Self-analysis of a filmmaker

The Ingmar Bergman Archives. Excerpt from the essay by Ingmar Bergman

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Filmmaking is not only a problem and dilemma, financial troubles, conflicts of responsibility, and anxiety. It is also secret games, memories, and dreams. A face strongly and suddenly lighted, a hand held out in a gesture, an open space in the twilight where several old women are sitting on a bench eating apples from a bag. Or a dialogue, two people who suddenly say something in voices that hint at their inner characters, perhaps as they are turning the other way. I cannot see their faces, and yet I am compelled to listen to them, to wait until they come back the next time and repeat the same words with no apparent meaning in them but containing a hidden tension, a tension that I am still unaware of, but that has a treacherous sweetness. The lighted face, the hand held out in a gesture as if pronouncing a spell, the old women in the square, and the few meaningless words are caught like glittering fish in my net—or, more correctly, it is I who have been caught in it.

Quite soon, long before the idea is fully developed, I let my imagination be subjected to a practical test. As if in a game, I put my incomplete and fragile ideas on the test bench where all the technical means of the film studio are represented. This imaginary practical test is a good tempering bath for the idea.Will it work? Has it any merit to make it stand up to the murderous everyday routine of the film studio, so far removed from the airy fantasy that created it?

Some of my films have developed very quickly into the finished product. Those are my adaptable films: difficult to manage, but nevertheless extremely healthy children that can be told right at the beginning,"You will support the family."

Then there are the other films. They develop more slowly, they may take years, they will not let themselves be solved by a mere technical or formal solution, if they are to be solved at all. They linger in the twilight and if I want to get at them, I have to go into this twilight land and seek out the connections, the persons, and the situations. The turned-away faces speak; strange streets, wonderful views become distinguishable through the windowpane; an eye gleams in the dusk and is transformed into a glittering gem that breaks with a glassy tinkling. The open square in the autumn twilight is a sea, the old women become dark, twisted trees and the apples become children playing at building sand castles on the seashore beaten by breakers.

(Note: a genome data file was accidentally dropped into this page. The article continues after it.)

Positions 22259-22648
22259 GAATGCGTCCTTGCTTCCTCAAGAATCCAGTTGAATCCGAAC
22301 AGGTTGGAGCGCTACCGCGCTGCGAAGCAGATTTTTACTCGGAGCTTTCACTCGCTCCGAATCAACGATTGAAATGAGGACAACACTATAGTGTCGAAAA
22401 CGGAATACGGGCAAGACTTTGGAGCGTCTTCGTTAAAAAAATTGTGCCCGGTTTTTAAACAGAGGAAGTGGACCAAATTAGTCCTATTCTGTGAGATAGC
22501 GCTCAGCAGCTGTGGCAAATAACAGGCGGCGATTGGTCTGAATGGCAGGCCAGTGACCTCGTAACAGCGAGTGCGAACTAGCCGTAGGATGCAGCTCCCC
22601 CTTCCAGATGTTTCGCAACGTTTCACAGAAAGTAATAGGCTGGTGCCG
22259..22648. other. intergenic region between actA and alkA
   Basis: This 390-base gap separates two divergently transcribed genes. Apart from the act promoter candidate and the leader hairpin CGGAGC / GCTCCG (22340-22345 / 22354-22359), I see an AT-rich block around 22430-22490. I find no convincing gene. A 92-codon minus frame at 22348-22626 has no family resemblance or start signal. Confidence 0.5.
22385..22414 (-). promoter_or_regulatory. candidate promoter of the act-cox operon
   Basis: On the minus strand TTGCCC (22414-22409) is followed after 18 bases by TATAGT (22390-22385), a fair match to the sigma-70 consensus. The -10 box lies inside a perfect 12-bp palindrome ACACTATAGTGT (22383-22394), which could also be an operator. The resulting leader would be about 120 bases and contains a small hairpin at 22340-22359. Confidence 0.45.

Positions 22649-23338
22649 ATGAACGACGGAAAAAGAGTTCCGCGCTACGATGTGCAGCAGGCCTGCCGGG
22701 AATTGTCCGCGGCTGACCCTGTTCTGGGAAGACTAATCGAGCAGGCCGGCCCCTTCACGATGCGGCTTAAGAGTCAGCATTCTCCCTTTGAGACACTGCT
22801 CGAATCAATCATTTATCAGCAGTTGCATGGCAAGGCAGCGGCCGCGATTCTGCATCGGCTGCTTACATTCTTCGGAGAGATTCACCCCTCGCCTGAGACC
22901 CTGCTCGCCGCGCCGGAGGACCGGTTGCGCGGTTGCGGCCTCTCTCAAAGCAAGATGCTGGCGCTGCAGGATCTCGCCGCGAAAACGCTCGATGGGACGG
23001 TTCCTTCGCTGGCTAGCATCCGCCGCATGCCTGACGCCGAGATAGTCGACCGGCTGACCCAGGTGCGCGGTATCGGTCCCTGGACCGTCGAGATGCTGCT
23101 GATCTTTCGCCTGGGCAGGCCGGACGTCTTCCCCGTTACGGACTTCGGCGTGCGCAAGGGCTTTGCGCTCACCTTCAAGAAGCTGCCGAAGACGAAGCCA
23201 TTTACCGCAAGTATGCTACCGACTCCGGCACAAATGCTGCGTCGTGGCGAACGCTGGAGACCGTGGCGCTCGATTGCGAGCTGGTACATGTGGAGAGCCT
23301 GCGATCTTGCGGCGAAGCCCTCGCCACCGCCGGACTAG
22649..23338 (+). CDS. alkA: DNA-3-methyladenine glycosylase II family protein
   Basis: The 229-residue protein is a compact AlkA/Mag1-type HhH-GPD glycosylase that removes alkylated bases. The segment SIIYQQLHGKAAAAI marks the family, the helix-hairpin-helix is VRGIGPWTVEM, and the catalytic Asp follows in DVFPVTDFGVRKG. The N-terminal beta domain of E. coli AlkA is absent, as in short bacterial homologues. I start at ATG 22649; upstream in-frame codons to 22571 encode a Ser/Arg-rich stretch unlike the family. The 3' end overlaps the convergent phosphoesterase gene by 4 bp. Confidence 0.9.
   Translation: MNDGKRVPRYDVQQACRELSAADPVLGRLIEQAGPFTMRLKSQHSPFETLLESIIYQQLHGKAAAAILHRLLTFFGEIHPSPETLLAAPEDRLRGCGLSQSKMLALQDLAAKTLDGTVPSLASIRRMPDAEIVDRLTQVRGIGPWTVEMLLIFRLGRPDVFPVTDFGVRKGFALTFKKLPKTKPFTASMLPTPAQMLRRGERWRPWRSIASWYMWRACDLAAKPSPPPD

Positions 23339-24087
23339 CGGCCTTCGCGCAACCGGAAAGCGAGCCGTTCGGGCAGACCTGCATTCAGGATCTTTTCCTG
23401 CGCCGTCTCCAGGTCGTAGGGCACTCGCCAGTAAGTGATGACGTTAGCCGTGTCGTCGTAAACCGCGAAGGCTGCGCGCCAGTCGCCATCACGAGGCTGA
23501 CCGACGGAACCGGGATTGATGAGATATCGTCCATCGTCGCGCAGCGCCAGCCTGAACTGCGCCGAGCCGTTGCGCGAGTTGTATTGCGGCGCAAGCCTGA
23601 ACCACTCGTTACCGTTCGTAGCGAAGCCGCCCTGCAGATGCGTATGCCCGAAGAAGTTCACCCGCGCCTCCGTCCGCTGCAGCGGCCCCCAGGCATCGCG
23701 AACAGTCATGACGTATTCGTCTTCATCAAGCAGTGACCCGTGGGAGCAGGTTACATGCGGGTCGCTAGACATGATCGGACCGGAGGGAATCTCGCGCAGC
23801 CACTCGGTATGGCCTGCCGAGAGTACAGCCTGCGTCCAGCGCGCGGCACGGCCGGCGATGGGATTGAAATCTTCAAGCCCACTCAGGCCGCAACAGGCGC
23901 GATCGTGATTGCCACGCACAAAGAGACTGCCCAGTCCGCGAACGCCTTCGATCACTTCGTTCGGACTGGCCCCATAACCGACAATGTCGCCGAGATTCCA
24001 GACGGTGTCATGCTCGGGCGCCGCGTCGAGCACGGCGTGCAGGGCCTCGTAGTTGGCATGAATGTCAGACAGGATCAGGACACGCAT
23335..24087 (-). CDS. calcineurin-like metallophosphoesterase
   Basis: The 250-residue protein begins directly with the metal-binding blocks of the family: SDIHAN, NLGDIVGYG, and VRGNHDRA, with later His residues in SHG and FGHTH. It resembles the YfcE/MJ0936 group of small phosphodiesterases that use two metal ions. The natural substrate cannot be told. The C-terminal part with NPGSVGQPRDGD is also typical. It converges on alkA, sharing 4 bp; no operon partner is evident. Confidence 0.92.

The tension is there still, partly in the written word, partly in the mind, and partly in the latent ideas that are ready to take wings and soar aloft with their own strength. This strength becomes all the more important when the script is ready, for it has to do the physical job of filmmaking.

To divide a tragedy into 500 tiny scenes and play them bit by bit and then join the shots into a single film, that is our task

What does making a film entail? If I were to put that question to my readers I would get quite different answers, but the most likely would be that making a film is the process where the script is turned into pictures. This is saying a great deal, but it is not enough. For me it is dreadfully exacting work, a broken back, tired eyes, the smell of makeup, sweat, arc lights, eternal tension and waiting, a continuous struggle between choice and necessity, vision and reality, ambition and shiftlessness. Early mornings are followed by sleepless nights, an intense lust for life, a sort of fanaticism completely channeled into work, where I finally become a functioning part of the film, an inhuman cog that has as its weakness the need for food and drink. The strange thing about it is that, while totally absorbed in the work at hand, I often grasp the concept of my next film among the violent working life going on from floor to ceiling throughout the film studio.
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Each copy of The Ingmar Bergman Archives contains an original film strip of Fanny and Alexander that has been played on bergman's own film projector.